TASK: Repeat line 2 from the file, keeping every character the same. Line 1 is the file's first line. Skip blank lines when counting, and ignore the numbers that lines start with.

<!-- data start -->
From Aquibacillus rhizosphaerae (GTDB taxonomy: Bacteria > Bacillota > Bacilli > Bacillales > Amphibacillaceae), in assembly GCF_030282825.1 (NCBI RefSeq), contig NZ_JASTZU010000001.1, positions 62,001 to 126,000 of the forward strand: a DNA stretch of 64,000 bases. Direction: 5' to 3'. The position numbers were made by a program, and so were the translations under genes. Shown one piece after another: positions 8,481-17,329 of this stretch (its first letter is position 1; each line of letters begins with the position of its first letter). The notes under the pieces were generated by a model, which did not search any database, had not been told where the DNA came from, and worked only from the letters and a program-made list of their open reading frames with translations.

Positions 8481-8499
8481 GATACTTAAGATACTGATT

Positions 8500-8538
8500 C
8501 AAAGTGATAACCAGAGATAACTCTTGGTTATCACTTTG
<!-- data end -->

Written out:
Positions 8481-8499